What We’re Reading
Preeti Aroon "And Then There Was One," by Monte Reel in the Washington Post Magazine. What if you were the last person in your tribe? In a gripping tale about property rights, economic development, and indigenous peoples, this article describes how a lone indigenous man, living as the last of his tribe in the Brazilian ...
- "And Then There Was One," by Monte Reel in the Washington Post Magazine. What if you were the last person in your tribe? In a gripping tale about property rights, economic development, and indigenous peoples, this article describes how a lone indigenous man, living as the last of his tribe in the Brazilian rain forest, was granted his own protected patch of land that is the size of Hong Kong.
- Atonement, by Ian McEwan. Read the book and saw the movie. Beautiful storytelling. WWII scenes showing the Allied evacuation of Dunkirk are especially evocative. Thumbs up for both.
- "Polish teen derails tram after hacking train network," by John Leyden in The Register. Remember how the FAA is worried that terrorists could hack Boeing's fancy new plane? Well, a 14-year-old in Lodz, Poland, actually took control of his city's tram system using a modified TV remote control.
- "Gold is a bright prospect for the bold," in Monday's Financial Times. Columnist John Dizard paints a scenario wherein the price of gold is peaks, Spain drops out of the eurozone, and gold rebounds.
- "What People Will Die For," by Fareed Zakaria in Newsweek International. Zakaria argues that the prevailing trends of globalization and democratization are weakening the nation state and empowering ethnic nationalists throughout the world. He applies this trend to Pakistan, Kenya, India, and Kosovo as well as my favorite geopolitical obsession: Belgium.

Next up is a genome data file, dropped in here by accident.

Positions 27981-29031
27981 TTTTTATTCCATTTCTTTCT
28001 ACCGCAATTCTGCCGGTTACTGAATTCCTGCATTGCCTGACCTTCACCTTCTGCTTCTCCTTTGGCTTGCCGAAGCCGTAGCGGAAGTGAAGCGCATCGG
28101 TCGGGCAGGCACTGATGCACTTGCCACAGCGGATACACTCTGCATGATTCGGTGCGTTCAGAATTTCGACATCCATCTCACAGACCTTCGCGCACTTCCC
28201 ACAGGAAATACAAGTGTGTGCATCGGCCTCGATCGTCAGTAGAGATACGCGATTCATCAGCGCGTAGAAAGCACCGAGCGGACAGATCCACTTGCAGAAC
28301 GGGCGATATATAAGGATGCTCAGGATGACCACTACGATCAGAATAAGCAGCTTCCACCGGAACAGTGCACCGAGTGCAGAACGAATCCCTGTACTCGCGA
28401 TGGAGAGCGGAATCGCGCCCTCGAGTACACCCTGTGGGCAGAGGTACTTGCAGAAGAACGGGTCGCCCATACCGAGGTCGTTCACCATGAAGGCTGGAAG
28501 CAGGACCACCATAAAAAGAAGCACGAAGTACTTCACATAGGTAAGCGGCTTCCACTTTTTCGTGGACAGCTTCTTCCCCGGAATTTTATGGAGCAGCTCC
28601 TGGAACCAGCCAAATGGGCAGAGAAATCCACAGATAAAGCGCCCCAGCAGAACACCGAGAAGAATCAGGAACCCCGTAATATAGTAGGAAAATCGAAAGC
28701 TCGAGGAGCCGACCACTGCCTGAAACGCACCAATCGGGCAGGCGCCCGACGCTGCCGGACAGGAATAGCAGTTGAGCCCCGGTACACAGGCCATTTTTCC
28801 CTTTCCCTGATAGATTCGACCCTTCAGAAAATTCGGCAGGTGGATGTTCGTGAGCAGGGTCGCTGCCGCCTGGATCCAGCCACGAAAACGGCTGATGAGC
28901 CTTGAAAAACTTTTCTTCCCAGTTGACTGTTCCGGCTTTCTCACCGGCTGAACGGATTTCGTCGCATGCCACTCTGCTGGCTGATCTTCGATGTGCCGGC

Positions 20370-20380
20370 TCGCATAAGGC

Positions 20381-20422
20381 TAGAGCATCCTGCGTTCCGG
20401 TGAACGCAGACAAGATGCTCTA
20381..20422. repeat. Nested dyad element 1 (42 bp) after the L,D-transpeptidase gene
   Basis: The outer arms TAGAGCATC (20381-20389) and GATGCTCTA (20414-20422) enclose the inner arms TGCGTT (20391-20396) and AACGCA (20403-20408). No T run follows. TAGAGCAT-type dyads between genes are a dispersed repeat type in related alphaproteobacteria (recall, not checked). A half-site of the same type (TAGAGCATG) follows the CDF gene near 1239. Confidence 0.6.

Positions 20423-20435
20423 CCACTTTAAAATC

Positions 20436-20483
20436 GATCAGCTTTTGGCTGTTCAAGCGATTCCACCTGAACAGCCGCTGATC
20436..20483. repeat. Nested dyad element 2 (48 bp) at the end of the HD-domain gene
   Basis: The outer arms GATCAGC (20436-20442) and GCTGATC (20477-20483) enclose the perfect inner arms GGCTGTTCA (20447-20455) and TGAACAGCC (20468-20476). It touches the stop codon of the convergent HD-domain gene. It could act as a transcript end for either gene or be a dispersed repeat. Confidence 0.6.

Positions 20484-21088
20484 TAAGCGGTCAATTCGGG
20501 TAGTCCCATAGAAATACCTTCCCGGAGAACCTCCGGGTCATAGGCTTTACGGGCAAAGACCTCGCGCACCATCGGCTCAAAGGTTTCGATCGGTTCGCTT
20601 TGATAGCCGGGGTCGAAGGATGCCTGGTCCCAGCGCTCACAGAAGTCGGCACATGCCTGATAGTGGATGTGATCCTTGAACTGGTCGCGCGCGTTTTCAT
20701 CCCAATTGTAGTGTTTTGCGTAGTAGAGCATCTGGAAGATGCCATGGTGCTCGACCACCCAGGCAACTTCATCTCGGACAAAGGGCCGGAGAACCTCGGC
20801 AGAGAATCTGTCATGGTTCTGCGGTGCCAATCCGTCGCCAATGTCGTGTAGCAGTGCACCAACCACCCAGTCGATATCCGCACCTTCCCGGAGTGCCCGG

- The Translator: A Tribesman's Memoir of Darfur, by Daoud Hari. Hari's simple prose can't mask the devastation he suffers as his village is destroyed, his family killed, and his efforts to get the word about the genocide go unheard.
More from Foreign Policy
Saudi-Iranian Détente Is a Wake-Up Call for America
The peace plan is a big deal—and it’s no accident that China brokered it.
The U.S.-Israel Relationship No Longer Makes Sense
If Israel and its supporters want the country to continue receiving U.S. largesse, they will need to come up with a new narrative.
Putin Is Trapped in the Sunk-Cost Fallacy of War
Moscow is grasping for meaning in a meaningless invasion.
How China’s Saudi-Iran Deal Can Serve U.S. Interests
And why there’s less to Beijing’s diplomatic breakthrough than meets the eye.